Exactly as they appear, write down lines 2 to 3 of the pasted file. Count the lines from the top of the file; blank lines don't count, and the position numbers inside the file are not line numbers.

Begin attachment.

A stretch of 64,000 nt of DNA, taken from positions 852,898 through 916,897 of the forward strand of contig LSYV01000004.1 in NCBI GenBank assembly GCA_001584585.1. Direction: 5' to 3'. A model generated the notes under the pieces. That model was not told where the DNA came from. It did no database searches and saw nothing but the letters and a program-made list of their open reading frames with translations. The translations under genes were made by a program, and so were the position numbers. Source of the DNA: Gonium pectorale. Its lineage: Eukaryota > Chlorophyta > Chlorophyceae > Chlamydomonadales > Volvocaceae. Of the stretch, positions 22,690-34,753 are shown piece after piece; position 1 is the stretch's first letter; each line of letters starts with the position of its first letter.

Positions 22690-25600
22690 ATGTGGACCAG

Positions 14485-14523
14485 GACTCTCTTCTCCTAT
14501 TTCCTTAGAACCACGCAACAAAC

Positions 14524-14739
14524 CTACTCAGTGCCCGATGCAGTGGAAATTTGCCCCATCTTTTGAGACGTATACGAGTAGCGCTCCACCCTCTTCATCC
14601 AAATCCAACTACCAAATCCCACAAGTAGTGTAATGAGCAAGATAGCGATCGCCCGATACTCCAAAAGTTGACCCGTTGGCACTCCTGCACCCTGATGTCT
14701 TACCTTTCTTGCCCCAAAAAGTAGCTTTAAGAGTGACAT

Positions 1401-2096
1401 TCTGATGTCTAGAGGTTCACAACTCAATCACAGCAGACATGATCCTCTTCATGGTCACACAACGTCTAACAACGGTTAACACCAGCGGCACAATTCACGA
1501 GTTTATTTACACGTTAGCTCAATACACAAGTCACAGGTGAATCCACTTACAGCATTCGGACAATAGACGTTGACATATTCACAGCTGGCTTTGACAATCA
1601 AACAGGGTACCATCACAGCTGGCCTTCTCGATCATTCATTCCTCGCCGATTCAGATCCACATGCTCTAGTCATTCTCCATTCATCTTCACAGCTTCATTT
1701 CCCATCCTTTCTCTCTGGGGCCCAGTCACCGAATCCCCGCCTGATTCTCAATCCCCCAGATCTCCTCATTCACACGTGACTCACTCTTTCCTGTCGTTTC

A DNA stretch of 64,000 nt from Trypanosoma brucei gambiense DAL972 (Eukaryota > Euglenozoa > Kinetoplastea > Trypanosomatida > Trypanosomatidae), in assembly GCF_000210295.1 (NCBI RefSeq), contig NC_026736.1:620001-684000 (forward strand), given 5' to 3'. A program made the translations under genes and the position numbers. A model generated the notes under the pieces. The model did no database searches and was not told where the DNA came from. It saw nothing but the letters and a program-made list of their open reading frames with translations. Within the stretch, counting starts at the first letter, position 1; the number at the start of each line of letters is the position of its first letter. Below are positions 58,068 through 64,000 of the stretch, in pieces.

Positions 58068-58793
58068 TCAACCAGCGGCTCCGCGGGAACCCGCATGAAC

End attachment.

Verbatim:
Positions 22690-25600
22690 ATGTGGACCAG